I had an interesting question come up last week that is worth pondering more. Apparently a public governmental body in the state has created a website where it now posts its agenda and meeting notices for upcoming meetings. It also posts its minutes for past meetings there.
The problem is that if you want to access those minutes and agendas, you must create a log-in and password and then must log-in before you are permitted to download anything from the site. (And, of course, that allows them to identify your IP address in the process.) I find that troubling. The law is clear that a public body cannot demand you identify yourself before requesting a public record. I've pointed out in the past several times that there is no basis for a public body to ask you WHY you want a record before giving it to you and certainly it is irrelevant to your request for the record just who you might be.
Now, if the public body still makes the records available at its main office, then I am left in a quandry about this website. The record is still available to the requester who arrives in person without the person making the request having to identify himself or herself. But the ability to acquire it quickly and easily from the Internet requires that you go to the trouble of creating an identity to do so. Certainly there's nothing, one assumes, preventing you from creating a false identity, using a generic email address, and acquiring the record that way. And certainly the sunshine law does not require the public body to create this website, so arguably in return for the convenience of easy access, you must give up some form of an identity.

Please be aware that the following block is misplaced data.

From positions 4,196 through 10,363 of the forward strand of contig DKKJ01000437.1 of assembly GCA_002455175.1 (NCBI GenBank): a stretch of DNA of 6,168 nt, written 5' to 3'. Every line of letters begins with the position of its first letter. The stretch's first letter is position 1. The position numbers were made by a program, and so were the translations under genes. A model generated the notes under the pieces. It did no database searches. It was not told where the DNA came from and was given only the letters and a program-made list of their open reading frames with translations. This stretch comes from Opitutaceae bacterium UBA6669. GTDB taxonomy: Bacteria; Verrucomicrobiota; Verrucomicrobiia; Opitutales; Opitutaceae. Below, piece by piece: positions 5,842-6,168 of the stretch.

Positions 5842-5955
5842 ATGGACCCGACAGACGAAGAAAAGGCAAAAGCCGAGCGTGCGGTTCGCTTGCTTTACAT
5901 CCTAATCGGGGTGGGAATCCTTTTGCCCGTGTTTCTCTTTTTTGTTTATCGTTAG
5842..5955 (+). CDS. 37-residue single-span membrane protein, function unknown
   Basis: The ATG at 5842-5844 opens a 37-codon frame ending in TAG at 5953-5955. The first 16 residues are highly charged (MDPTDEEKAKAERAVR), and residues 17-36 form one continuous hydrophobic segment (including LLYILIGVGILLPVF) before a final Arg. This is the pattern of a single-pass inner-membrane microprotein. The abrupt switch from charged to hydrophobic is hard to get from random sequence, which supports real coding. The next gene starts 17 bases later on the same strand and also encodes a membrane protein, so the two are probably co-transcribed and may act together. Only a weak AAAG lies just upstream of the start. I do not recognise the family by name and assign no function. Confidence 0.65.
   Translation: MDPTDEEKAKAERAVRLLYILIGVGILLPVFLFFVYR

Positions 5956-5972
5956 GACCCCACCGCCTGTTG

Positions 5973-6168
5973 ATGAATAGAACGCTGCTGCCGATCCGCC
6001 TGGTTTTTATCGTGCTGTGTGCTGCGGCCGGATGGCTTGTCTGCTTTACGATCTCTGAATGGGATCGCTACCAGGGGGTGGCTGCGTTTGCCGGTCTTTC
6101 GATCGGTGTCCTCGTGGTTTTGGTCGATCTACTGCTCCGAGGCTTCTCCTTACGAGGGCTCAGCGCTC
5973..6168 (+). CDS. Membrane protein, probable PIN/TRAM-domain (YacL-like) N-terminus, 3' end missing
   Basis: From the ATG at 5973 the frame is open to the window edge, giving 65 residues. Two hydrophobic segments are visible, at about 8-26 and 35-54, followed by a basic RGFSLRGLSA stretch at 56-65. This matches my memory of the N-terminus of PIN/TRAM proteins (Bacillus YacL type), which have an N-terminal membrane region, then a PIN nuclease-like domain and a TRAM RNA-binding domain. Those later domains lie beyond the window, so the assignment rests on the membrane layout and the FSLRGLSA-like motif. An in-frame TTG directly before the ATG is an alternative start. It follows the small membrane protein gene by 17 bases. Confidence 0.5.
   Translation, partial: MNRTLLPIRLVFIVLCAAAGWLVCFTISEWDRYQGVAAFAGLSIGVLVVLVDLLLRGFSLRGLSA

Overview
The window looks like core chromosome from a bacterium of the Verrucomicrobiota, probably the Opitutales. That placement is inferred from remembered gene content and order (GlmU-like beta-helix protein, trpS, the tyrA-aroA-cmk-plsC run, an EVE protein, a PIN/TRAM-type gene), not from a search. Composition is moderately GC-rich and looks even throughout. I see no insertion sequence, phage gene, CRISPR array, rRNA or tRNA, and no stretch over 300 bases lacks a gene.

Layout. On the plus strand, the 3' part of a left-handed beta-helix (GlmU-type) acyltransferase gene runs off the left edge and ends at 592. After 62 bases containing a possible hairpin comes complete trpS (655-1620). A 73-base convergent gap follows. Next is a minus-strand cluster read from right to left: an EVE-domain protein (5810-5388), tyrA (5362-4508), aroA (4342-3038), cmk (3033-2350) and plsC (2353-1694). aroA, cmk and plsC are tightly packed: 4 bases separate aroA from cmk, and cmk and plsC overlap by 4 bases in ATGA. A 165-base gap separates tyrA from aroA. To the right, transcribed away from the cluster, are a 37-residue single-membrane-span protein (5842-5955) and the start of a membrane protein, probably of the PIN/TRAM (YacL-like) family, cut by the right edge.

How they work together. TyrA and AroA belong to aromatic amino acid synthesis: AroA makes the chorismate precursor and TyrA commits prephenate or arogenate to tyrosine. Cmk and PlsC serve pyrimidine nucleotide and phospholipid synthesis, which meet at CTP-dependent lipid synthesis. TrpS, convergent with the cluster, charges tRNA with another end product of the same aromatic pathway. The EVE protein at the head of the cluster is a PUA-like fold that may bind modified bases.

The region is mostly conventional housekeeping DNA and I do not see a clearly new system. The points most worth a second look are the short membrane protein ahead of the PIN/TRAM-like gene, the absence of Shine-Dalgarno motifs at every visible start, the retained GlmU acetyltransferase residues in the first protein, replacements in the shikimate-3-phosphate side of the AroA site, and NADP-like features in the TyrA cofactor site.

Still, it's troubling. I know there are other public bodies (for example, the Jackson County legislature and the Kansas City, Mo., city council) who make such documents available online without the need of identifying yourself. Certainly there are ways for a public body to avoid the risk of an attack on the website without requiring everyone using the web site to identify themselves. Plus, I assume collecting IP addresses happens without the need to actually register on a site.
Still, such a process just creates an inference of suspicion and distrust and secrecy for a public body. If it wants to show the public it believes in openness, this certainly is one way to start.
Happy Sunshine Week, all! You are all welcome at the Missouri Sunshine Coalition's program Thursday night. More details about that program can be found at the MoPress website. (Yes, I too wonder why it's not at www.missourisunshine.org. Maybe I can get that fixed!)